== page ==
HARRISBURG - A payday lender accused of overcharging Pennsylvania customers
interest rates for its loan program has agreed to pay more than $8 million in restitution to the State, according to the Attorney General's Office.
NCAS of Delaware LLC - doing business as Advance America Cash Advance Centers and Advance America Cash Advance Centers Inc. - agreed to pay restitution, provide an additional $2 million to the Commonwealth and forgive unpaid principal balances of approximately $12 million.
The settlement resolves claims that Advance America illegally provided payday loans, some with interest rates as high as 368 percent.
According to the Attorney General's Office, Advance America offered a loan product called a "Choice Line of Credit" that required consumers to pay a "monthly participation fee." Pennsylvania investigators alleged that the monthly fee was actually interest, which, when properly calculated, meant that the lender charged exorbitant interest rates in violation of Pennsylvania law.
"We maintain that this company disguised its outrageous interest rates as fees, misleading consumers and violating the law," Attorney General Kathleen Kane said. "Payday lending practices adversely impact vulnerable consumers and often force them into a cycle of debt from which many cannot recover."
The Bureau of Consumer Protection claimed in a lawsuit against Advance America that the marketing and sale of the unlawful product violated Pennsylvania's Consumer Protection Law.
That action followed an initial suit by the Pennsylvania Department of Banking and Securities in which the Commonwealth Court declared that the company was required to be licensed under the Consumer Discount Company Act.
In addition to the $8 million in restitution and $12 million in loan forgiveness, Advance America will pay $1.75 million in total costs to the Attorney General's Office and the Department of Banking and Securities, and $250,000 to cover the costs of a third-party administrator to distribute the restitution. Advance America is also enjoined from further violations of the Consumer Protection Law, the Consumer Discount Company Act, and the Loan Interest and Protection Law. The settlement, in the form of a Consent Petition, requires court approval.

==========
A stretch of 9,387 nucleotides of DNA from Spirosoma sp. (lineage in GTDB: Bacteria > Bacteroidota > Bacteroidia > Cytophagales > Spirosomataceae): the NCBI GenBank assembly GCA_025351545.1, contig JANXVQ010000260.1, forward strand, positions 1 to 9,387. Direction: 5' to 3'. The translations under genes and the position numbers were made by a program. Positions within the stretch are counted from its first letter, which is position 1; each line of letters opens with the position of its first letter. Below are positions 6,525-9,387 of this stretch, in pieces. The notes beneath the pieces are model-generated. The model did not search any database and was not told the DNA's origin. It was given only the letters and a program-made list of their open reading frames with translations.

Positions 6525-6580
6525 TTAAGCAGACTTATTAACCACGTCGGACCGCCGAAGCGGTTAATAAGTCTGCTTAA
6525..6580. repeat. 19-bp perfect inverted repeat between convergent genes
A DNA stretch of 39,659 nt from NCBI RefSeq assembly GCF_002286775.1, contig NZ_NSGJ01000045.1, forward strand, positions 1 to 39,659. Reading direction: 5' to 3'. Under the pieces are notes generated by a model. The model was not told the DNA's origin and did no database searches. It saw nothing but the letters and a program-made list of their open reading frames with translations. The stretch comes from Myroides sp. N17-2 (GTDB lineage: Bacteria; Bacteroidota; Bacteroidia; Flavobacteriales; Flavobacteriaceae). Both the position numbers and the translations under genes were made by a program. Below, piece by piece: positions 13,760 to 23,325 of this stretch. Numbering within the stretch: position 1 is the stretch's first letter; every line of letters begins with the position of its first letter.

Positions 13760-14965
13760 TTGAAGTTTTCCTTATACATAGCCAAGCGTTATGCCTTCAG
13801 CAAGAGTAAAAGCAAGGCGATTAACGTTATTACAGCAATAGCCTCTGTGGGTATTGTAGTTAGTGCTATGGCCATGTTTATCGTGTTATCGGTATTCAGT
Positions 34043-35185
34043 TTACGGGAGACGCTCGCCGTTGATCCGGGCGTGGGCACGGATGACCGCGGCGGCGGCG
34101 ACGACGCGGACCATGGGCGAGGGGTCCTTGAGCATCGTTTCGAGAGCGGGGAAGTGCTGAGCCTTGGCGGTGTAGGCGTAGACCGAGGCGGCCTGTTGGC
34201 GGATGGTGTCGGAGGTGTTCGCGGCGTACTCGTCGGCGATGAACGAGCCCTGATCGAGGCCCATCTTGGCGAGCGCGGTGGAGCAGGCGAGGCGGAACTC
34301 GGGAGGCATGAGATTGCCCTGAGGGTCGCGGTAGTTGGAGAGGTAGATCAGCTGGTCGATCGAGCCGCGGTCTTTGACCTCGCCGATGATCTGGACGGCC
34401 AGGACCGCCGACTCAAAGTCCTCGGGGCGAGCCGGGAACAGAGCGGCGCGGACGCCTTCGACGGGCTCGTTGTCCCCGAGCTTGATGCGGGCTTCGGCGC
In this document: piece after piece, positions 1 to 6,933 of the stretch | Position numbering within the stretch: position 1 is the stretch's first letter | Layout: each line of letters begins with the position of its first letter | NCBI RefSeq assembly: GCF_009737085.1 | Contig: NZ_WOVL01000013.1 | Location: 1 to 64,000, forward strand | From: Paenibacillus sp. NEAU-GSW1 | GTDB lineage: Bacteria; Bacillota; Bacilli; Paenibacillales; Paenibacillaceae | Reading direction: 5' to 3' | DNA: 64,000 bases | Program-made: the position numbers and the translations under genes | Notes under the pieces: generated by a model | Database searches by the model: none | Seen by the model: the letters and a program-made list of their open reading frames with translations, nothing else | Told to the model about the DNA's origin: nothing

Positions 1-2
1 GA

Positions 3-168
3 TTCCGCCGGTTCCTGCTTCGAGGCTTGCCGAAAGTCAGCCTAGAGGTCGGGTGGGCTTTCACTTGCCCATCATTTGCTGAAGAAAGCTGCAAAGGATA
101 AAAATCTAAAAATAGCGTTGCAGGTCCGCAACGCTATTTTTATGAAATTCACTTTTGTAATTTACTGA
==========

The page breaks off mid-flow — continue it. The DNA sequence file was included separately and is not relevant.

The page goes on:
Consumer restitution will consist of the total monthly participation fees paid by the consumer, less any principal balance owed by the consumer. Regardless of whether the consumer files a claim for restitution, all unpaid principal balances will be forgiven by Advance America.
According to the settlement, consumers who may be eligible for restitution will be identified through the company's records and do not need to file a consumer complaint.
Affected consumers will receive a letter from the attorney general containing a claim form. In order to be eligible for restitution, consumers must follow the instructions in that letter and submit a completed claim form to the third-party administrator named on the form.